• I can see myself needing this post. I happened to see your book at my library yesterday and finally checked it out. It’s great, I love how you break down how to set goals because I’m a “show me step by step” kind of person. 🙂

  • Mary says:

    I had to learn to enjoy the journey as much as actually achieving the goal. It sure has made life more fun while we wait to hit those milestones!

    I love these posts on goal setting and really enjoyed reading the comments on this one.

  • Esther says:

    I find that it helps to prioritize my to-do list each day. At the top of my list, I put things that HAVE to be done that day (laundry, making supper, etc.) About 2/3 of the way down my paper, I draw a line, then under the line I write the less-pressing things I need to do: phone the doctor’s office to change an appointment, call a friend to see how she’s doing, do a papier-mache craft with the kids, etc.) If time allows, I do the things on the bottom of the list. But if it turns out to be a stressful day, I save the bottom items for another time.

  • Nicole says:

    I love what you wrote “Charging ahead at breakneck speed just for the sake of speed and productivity is no way to live.”. I would like to put this quote on my facebook. Should I reference you? Or is this a quote or statement that should be referenced to someone else? It is something I really need to focus on. I am even going to print it out as a reminder to myself at work and at home. I think there is so much pressure to get everything done and do it in record time, to supposedly have more “quality time” with family. But, even the not-so-fun things done under the gun create so much burden and tension. So, it is a very valid point that I want to focus on.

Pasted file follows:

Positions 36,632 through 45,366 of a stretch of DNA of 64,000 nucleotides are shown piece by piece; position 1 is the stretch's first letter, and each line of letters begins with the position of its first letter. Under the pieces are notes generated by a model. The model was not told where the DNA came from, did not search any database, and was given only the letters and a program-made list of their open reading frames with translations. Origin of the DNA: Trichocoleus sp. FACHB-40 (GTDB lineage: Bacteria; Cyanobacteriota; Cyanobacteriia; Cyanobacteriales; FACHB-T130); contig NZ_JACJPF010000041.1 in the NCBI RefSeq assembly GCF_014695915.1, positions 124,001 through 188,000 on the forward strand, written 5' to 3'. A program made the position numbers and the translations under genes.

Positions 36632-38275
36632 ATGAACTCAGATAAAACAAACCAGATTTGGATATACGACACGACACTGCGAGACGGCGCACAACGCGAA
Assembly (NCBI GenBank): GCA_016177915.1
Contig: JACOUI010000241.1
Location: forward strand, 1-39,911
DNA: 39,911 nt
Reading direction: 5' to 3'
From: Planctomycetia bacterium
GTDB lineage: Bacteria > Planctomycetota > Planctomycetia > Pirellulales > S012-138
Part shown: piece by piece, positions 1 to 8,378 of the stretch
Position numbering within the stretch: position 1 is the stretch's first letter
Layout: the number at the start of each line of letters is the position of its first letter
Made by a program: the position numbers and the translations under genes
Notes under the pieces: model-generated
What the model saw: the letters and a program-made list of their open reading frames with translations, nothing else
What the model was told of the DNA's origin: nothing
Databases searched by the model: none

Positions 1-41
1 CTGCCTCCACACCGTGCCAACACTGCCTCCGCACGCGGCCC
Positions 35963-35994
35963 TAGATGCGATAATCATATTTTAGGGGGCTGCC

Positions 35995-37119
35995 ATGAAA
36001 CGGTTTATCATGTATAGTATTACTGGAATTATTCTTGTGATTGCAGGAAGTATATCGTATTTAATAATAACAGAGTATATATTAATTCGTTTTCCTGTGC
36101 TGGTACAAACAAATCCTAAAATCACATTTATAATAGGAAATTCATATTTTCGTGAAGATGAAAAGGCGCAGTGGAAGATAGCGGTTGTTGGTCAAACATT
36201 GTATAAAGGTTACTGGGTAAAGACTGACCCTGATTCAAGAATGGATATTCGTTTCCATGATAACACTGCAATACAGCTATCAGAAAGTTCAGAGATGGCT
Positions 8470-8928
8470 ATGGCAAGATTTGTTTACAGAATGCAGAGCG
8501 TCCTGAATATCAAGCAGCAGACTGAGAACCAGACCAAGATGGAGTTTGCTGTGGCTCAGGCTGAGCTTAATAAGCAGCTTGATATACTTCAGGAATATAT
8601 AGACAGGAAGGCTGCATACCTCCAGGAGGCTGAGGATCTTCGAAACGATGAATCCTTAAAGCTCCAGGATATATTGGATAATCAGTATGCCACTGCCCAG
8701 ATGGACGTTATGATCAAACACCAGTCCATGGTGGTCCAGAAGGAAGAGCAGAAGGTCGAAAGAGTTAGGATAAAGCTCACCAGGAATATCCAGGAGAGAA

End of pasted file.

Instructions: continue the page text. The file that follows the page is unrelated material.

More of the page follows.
• Lisa says:

    My mom keeps a journal where she records the tasks she does accomplish during the day. That way, even if she deviated from her normal plan for one reason or another, she can see that her day wasn’t as wasted as she thought it was!

  • Gina says:

    Goals aren’t magical, pretentious lists. To me, they are quiet taps on the shoulder. Reminders to stop, revive, inspire, rest, refill, energize and awaken.

  • I love that you’ve encouraged us to take a day off once a week. I’ve been doing this for a few months now and it makes a huge difference! I feel more refreshed and ready to tackle the coming week!

  • christa says:

    Just shared this every way I could find. I feel like you wrote it just to reach my heart lately, thank you so much for choosing this excellent topic and writing so well about it

  • I agree – goal setting can be such an overwhelming thing to do. Thank you for these ideas- I will try to put them into practice!

  • Debi Z says:

    I write out my goals for the week and plan the day I think I will do them, but they often get moved to a different day. My intention is to finish them all by the end of the week, but that doesn’t always happen, and that’s ok! I am getting more done now WITH a plan than I ever did without 🙂

    I also implemented a monthly review where I journal about the past month. I use a paper and pen bullet journal, so I look back through the entire month and look at everything that I got done! In January, I found that while I had not been nearly as consistent as I wanted to be on a daily (or weekly) basis, I had still checked almost everything off my monthly goals list! I made a few tweaks for February to help me be more consistent, but mostly I just gave myself a pat on the back for getting a lot of stuff accomplished I have always been an all-or-nothing person, so if I got off track for a week, I just gave up. Completely. Now that I have a doable plan with very clear “whys,” I can be excited about what I DO get done instead of chucking it all because of my perfectionism LOL